Defense Logistics: DOD can better manage demilitarization coding and layout decisions


What the GAO found

Each year, the Department of Defense (DOD) disposes of thousands of property items, which include major end items, such as high-mobility multi-purpose wheeled vehicles, other tactical vehicles, and certain types of freight and trailers, through defense equipment. elimination program. The DOD consistently applied the demilitarization codes for most, but not all, of the major end items that the GAO reviewed for fiscal years 2019-2021. Specifically, of the 437 national stock codes reviewed by GAO, 413 were consistent and 24 were not. Of the 24, 13 had no documentation explaining the reason for the coding differences between DOD databases, including those maintained by the military services. The Defense Logistics Agency (DLA) is responsible for ensuring that demilitarization codes are consistent throughout DOD and for documenting any code changes. However, DLA officials did not know how the inconsistencies identified by the GAO occurred because they do not have a reconciliation process for the DLA to identify and reconcile codes in the various databases of the GAO. DOD. Without fully documenting changes, including pending changes, to demilitarization codes to ensure consistent use across the department, DOD risks major end items, including sensitive items, being inadvertently made public or items eligible for release are unnecessarily destroyed.

Air Force High Mobility Multi-Purpose Wheeled Vehicles

DOD guidelines state that each military service is responsible for determining how to dispose of items it no longer needs. However, military service officials said they lacked guidance on what factors to consider when making decisions about eliminating major end items, such as high-mobility multi-purpose wheeled vehicles. Three military services turned over their useless high-mobility multi-purpose wheeled vehicles to the DLA, where most were eventually destroyed. According to army officials, the army salvaged usable parts, such as engines, transmissions and tires, providing DLA with little more than a chassis. Military service officials said they chose to hand over the items due to lack of guidance on evaluating other disposal options. In the absence of such guidelines, there is a risk that the intended results of the DOD Materiel Disposal Program (preserving national security interests, minimizing destruction of government assets, and maximizing monetary return to the U.S. government ) are not reached.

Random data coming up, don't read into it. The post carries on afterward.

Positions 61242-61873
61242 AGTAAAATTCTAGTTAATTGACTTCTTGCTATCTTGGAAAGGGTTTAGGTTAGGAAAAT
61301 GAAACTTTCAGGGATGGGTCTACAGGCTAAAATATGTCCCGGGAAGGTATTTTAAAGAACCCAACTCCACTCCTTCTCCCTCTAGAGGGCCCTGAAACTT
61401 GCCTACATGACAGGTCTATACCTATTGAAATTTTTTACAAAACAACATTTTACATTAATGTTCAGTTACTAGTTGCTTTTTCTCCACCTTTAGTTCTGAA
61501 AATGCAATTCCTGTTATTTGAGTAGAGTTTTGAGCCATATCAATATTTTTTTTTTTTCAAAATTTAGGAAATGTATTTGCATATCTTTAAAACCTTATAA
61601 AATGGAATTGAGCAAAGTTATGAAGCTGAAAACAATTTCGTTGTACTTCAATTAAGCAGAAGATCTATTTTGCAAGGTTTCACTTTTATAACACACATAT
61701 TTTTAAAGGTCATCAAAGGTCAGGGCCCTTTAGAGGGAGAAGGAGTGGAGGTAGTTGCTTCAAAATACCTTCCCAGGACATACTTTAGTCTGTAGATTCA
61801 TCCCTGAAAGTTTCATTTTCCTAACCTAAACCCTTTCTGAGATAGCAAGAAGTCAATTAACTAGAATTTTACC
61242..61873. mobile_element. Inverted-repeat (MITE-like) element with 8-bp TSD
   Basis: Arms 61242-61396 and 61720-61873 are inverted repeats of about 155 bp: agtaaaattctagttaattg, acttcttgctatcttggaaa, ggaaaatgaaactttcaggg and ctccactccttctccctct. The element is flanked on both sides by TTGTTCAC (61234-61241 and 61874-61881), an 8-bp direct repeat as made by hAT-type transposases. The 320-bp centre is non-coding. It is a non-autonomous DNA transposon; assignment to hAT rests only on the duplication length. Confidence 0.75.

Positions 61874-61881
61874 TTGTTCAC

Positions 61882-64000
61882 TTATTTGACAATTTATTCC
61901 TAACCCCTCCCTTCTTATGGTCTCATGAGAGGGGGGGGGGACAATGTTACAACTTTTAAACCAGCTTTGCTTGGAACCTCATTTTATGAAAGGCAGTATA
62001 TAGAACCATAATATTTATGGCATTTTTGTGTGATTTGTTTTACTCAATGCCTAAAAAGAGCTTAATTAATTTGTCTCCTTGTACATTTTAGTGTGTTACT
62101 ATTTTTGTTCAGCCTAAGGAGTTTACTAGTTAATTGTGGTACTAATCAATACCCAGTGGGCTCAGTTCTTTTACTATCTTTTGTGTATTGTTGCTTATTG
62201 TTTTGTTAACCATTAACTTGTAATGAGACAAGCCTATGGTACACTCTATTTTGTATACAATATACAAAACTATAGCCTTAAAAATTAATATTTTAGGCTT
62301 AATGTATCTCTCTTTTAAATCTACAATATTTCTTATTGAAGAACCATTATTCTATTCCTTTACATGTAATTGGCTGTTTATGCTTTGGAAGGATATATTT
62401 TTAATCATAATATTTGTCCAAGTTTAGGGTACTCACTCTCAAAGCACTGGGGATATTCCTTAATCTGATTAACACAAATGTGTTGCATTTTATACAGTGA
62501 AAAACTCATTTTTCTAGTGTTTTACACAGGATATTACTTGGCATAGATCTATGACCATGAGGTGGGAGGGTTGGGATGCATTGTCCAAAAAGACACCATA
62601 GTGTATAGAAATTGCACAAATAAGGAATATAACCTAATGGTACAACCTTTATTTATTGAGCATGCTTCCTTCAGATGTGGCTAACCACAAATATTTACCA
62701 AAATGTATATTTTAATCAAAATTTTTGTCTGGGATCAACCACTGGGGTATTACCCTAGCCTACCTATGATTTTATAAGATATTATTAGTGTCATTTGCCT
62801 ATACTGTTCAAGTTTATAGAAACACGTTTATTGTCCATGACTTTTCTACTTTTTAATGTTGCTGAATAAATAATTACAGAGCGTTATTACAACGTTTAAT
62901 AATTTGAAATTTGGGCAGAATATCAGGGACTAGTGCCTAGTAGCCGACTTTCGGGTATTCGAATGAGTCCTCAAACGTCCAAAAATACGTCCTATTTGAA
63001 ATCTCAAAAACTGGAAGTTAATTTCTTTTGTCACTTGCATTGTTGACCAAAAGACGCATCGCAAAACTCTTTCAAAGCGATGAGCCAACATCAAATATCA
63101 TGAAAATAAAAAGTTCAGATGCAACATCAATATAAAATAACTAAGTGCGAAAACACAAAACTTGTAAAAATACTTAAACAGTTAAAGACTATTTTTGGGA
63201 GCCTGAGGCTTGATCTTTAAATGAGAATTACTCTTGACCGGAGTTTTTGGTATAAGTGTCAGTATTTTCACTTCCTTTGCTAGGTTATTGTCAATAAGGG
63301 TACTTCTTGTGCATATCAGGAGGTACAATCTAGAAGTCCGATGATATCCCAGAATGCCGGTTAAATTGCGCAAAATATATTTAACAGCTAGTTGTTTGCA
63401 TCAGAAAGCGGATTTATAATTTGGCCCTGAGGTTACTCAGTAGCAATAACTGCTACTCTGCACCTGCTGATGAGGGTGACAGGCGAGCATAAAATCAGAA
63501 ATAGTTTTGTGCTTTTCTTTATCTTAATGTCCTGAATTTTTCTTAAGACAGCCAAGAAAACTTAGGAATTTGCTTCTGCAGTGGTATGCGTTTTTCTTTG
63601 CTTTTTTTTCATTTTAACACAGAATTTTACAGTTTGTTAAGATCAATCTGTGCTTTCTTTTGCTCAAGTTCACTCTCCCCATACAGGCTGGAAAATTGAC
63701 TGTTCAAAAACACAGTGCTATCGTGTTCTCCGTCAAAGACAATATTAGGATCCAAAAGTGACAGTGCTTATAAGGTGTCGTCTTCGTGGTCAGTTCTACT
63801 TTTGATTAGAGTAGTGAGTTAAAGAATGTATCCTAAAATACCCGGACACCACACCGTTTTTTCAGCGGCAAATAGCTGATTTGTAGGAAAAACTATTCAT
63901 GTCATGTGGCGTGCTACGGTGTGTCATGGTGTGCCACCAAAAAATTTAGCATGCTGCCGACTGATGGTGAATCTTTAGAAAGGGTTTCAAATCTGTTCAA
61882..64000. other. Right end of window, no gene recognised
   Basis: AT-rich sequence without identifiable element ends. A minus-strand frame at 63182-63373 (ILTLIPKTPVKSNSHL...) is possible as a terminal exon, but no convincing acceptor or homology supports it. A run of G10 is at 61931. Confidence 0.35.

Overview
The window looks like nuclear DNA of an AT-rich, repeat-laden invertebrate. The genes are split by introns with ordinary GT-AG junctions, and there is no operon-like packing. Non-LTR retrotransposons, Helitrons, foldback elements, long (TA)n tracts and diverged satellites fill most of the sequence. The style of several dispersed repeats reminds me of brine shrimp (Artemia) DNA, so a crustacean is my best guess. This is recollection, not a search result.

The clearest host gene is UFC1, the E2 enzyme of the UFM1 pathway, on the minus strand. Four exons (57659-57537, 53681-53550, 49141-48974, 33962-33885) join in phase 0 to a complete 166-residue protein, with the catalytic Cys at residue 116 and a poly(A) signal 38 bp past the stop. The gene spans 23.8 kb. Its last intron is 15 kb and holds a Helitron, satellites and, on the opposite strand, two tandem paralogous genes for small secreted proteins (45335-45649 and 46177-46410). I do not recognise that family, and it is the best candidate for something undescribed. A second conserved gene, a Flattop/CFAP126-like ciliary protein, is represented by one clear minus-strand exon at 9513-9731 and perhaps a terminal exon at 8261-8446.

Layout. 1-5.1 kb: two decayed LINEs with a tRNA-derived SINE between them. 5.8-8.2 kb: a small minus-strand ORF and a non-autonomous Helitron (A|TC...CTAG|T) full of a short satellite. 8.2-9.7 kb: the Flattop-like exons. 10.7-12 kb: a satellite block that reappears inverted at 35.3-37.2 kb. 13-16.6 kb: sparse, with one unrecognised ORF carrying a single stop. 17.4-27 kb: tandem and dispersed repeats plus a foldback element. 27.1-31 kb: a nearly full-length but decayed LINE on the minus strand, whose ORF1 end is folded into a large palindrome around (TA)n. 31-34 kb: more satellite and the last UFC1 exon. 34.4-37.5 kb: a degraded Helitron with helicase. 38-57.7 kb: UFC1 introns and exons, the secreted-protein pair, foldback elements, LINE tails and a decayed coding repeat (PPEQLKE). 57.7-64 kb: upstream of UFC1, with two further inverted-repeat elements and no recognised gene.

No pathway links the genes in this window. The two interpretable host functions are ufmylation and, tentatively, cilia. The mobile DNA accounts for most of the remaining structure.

Why GAO Did This Study

DLA manages, controls, and oversees the DOD Materiel Disposal Program for assets, including major end items, that are no longer required by the department. Based on an assigned code, many of these items must be demilitarized before they can be reused, transferred to other agencies, donated, sold, or destroyed.

Senate Report 116-236 (2020) included a provision for the GAO to review the DOD’s demilitarization process and how it informs the disposal of items no longer required by the military services. The GAO assessed the extent to which (1) the DOD consistently used the demilitarization coding process established for certain major end items and (2) the military services established an approach for determining how to dispose of major end items that they did not have. Not needed anymore. GAO analyzed DLA and military service demilitarization codes for fiscal year 2019-2021 and disposition information for major end items commonly sold to the public.


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